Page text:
In his final year of NCAA lacrosse eligibility, Ryan Conrad has already set career highs in categories such as goals (28), assists (18) and points (46). But the one statistical department that the senior midfielder prizes the most is the 83 ground balls he has collected, which rank second among his teammates for No. 3 seed Virginia (15-3).
“It’s something that I cherish, and it’s something that I really take to heart because coach [Lars Tiffany] tells us that he doesn’t want us to be selfish anywhere except for ground balls,” Conrad said Tuesday. “I used to face off, and now that I’m taking wings, you can just have an impact on the game by getting those ground balls. So being able to have that kind of impact is pretty incredible.”
The Timonium resident and Loyola Blakefield graduate is the only player in Division I with at least 11 points and 70 ground balls, according to the Cavaliers.
He has raised his game in the tournament, leading the team in goals with nine and scoring 5.0 points per game in the postseason after averaging 2.3 points in the first 16 games.
Conrad, who was named Thursday a first-team All-American, is quick to deflect credit to his teammates and coaches, but Duke coach John Danowski, whose No. 2 Blue Devils (13-4) will meet Virginia in Saturday’s first semifinal at noon at Lincoln Financial Field in Philadelphia, called Conrad “a dynamite player.”
“He’s terrific off the faceoff,” Danowski said. “He picks up a lot of ground balls one-handed with his right hand, and he uses his body to shield the defender, which is a great technique and a difficult one to defend. And then as soon as he picks it up, you have to understand that he’s very capable of igniting their offense. So whether it’s assists or second assists, the Virginia kids are on a mission, and they want to win like everybody else, but he’s obviously one of their key players.”
Conrad said he still vividly remembers the Cavaliers’ 9-7 win against Maryland for the 2011 national championship. That Virginia is in position to grab its sixth NCAA title is tantalizing to Conrad and his teammates.
“I think it’s definitely something that we’ve all dreamed about in our lives, and it’s something that we’ve been talking about since the fall,” he said. “… To see that it actually has been paying off and that we have an opportunity to make it to the highest level that we possibly can is so incredible.”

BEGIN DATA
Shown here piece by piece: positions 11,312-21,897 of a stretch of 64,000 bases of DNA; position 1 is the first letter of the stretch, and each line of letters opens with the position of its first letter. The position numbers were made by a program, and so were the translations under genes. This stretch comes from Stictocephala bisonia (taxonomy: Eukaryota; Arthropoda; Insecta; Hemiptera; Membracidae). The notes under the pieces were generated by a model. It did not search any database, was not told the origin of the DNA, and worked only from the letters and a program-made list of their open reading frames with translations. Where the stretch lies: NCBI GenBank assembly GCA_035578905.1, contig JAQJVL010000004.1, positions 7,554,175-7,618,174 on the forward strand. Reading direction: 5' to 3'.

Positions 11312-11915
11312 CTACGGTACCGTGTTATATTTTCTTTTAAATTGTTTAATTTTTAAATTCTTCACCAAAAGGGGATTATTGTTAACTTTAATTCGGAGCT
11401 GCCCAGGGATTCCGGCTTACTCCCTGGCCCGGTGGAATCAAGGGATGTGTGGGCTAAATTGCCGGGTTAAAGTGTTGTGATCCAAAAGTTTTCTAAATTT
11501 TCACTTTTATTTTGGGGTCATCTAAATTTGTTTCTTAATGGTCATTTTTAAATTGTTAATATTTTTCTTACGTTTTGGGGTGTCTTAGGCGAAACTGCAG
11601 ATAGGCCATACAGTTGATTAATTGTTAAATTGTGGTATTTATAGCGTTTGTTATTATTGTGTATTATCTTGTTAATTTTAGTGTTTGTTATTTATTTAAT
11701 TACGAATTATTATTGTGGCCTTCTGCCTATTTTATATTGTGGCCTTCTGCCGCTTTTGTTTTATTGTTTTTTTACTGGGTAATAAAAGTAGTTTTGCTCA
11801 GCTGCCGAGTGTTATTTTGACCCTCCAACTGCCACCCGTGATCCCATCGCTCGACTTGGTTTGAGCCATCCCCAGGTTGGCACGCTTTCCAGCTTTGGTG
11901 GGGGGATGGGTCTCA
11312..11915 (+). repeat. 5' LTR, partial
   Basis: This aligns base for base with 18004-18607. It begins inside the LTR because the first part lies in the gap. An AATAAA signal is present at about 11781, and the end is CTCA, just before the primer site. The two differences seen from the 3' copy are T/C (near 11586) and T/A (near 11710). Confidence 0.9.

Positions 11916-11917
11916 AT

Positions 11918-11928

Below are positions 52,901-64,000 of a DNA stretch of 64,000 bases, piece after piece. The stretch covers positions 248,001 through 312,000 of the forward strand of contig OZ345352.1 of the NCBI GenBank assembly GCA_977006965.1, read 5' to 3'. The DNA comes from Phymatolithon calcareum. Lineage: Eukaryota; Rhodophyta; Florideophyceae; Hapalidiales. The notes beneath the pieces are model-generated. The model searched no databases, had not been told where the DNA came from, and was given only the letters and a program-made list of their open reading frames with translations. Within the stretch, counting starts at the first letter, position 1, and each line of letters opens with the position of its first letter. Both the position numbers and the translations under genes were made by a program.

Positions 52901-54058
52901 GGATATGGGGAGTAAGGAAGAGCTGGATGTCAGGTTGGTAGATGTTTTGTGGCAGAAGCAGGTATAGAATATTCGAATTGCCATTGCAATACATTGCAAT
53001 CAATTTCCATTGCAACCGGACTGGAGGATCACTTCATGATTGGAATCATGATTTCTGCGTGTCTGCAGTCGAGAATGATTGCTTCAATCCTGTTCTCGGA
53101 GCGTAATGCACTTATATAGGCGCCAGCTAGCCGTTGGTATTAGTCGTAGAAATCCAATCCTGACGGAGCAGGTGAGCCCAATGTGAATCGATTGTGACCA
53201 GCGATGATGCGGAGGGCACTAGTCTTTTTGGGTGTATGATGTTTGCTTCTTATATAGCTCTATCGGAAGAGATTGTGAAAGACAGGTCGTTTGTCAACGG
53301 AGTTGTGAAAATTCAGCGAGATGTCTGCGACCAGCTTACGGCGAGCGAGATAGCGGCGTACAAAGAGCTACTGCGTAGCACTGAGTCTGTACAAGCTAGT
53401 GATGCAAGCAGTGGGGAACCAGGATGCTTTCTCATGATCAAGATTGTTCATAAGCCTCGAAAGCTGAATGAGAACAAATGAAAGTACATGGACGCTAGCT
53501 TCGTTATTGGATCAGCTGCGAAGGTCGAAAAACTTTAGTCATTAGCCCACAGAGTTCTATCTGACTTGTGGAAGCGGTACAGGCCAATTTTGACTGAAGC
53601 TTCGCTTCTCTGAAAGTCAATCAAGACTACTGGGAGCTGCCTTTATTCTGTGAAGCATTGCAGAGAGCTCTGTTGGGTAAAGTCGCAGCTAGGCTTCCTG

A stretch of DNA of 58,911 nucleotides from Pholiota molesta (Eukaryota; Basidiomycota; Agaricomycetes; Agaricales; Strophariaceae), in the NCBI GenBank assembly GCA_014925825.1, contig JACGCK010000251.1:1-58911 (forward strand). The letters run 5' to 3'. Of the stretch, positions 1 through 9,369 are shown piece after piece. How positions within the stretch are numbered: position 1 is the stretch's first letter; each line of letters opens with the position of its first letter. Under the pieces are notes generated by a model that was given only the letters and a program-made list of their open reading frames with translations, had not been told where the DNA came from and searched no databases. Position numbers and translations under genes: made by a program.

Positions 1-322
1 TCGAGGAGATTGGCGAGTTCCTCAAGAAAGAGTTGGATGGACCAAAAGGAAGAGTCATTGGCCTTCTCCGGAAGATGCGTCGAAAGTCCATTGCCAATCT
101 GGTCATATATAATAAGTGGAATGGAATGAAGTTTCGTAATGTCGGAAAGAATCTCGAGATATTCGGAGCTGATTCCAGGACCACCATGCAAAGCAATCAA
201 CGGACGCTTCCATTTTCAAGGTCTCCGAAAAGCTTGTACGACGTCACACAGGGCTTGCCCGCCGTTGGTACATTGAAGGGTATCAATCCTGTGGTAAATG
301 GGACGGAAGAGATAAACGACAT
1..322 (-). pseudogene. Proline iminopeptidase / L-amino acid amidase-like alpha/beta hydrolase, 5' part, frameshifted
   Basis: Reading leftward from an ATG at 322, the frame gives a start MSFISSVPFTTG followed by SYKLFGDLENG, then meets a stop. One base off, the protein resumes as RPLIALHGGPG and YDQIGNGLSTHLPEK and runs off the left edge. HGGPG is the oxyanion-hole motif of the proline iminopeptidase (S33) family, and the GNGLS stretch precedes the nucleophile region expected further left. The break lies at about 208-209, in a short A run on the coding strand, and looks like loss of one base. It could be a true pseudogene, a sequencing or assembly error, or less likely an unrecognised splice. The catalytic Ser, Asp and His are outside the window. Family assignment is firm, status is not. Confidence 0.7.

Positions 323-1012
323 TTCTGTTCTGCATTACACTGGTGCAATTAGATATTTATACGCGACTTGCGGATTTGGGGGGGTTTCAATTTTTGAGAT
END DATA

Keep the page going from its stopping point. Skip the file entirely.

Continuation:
UNC’s Klages contributing
Attackers Jamie Ortega and Katie Hoeg headline a potent offense for the No. 3 seed North Carolina women, but that does not diminish the value of senior midfielder Kara Klages.
The Bel Air resident and John Carroll graduate ranks fifth among the Tar Heels (17-3) in points with 31. But she has made her biggest impact between the offensive and defensive sides of the field, leading the team in caused turnovers with 17 and ranking fourth in draw controls with 29.
“With the graduation of Marie McCool this past year, Kara’s had to step up into a bigger role for us,” said UNC coach Jenny Levy, a Roland Park graduate. “She obviously has the speed, but our team really started to get better in the middle part of the season when her play started to go up and she developed more of a presence for us and more of a leader for us. She’s someone who physically is very reliable. She’s got that God’s gift to where she can run a million miles, recover, and then go again the next day, and that’s been very valuable to us this year.”
While the Salisbury men were denied in Sunday’s 16-13 loss to Cabrini an opportunity to capture their 13th Division III title, the Sea Gulls women are two wins away from collecting their fourth championship.
Salisbury (19-3) will meet Tufts (19-2) in a semifinal Saturday at 2:30 p.m. in Ashland, Va., for the right to face the winner of the other semifinal between Middlebury (20-1) and Wesleyan (17-3). The Sea Gulls are seeking their first crown since 2014, and coach Jim Nestor said the women are trying to replicate the men’s success.
“We want to have the same reputation as the men,” he said recently. “We’re striving to be one of the best teams in the country, and we’re doing that with the quality of our recruiting and doing things right here. Our men have had so much success over the past years, and we’ve been trying to follow suit.”
The Division II men’s final will feature reigning national champion Merrimack (16-3) from Massachusetts and Limestone (20-0) from South Carolina, but there will be a little Maryland flavor in the form of Saints coach J.B. Clarke.
Clarke helmed the Washington College men from 1999 to 2010, guiding the Shoremen to seven postseason berths and one Centennial Conference title. Under his supervision, Limestone has won national crowns in 2014, 2015 and 2017 and made it to the title game in 2012 and 2016.